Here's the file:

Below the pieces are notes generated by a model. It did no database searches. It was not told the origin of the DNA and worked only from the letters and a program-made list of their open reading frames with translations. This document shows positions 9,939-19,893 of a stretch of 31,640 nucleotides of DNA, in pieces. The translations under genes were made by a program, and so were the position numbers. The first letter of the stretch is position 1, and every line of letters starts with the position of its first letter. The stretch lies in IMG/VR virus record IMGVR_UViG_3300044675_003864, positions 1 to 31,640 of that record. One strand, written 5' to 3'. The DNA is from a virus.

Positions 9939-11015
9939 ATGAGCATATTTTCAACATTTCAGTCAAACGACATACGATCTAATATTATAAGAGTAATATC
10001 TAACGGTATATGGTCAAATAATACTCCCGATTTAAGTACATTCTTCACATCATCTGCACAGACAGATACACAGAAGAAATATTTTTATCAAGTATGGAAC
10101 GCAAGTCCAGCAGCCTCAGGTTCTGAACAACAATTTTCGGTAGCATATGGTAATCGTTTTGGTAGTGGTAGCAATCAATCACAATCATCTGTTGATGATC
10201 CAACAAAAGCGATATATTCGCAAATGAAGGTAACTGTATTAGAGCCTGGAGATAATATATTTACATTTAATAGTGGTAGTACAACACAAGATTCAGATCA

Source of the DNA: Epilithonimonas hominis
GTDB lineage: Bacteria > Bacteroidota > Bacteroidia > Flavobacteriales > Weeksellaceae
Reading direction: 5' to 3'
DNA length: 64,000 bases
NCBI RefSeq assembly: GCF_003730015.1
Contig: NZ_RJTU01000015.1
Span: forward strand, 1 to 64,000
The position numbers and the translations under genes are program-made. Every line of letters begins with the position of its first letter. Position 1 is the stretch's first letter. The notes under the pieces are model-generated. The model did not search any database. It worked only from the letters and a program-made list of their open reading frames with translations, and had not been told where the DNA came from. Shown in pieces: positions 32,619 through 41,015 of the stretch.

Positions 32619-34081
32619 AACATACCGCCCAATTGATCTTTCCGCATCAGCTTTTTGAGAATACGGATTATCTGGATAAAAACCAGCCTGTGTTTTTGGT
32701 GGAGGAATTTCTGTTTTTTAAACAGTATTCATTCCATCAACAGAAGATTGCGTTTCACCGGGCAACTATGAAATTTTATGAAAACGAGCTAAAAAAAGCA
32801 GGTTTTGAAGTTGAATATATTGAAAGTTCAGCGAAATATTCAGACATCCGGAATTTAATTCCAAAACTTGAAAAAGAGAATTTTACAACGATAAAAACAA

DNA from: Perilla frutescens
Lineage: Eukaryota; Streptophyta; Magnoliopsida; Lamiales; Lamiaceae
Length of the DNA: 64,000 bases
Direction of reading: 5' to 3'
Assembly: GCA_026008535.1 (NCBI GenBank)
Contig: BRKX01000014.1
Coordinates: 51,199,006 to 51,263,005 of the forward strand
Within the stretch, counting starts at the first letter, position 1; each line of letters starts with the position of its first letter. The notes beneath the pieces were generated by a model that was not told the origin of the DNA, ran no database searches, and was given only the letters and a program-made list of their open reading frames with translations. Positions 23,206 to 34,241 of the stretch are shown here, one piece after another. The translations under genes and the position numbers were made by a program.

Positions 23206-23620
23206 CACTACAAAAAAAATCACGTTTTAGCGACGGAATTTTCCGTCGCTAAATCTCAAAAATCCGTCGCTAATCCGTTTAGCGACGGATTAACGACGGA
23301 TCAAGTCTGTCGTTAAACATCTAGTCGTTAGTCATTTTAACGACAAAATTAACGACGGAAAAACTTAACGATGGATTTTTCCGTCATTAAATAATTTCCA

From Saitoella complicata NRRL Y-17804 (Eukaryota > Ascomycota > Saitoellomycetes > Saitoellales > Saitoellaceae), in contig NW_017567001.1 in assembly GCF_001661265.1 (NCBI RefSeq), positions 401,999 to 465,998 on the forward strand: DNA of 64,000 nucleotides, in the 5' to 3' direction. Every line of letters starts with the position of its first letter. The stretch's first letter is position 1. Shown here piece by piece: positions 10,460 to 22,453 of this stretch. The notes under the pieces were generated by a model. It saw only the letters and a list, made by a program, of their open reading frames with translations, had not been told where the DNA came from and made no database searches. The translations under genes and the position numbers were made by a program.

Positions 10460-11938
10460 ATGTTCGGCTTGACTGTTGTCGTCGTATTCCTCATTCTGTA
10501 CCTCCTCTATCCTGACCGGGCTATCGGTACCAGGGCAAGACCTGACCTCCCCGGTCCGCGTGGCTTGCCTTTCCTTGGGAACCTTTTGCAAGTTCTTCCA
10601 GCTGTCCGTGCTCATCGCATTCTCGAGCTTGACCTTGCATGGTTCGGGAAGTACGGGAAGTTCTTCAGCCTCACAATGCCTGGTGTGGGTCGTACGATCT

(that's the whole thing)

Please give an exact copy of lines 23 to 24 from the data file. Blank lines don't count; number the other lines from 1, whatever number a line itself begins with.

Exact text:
Assembly: GCA_026008535.1 (NCBI GenBank)
Contig: BRKX01000014.1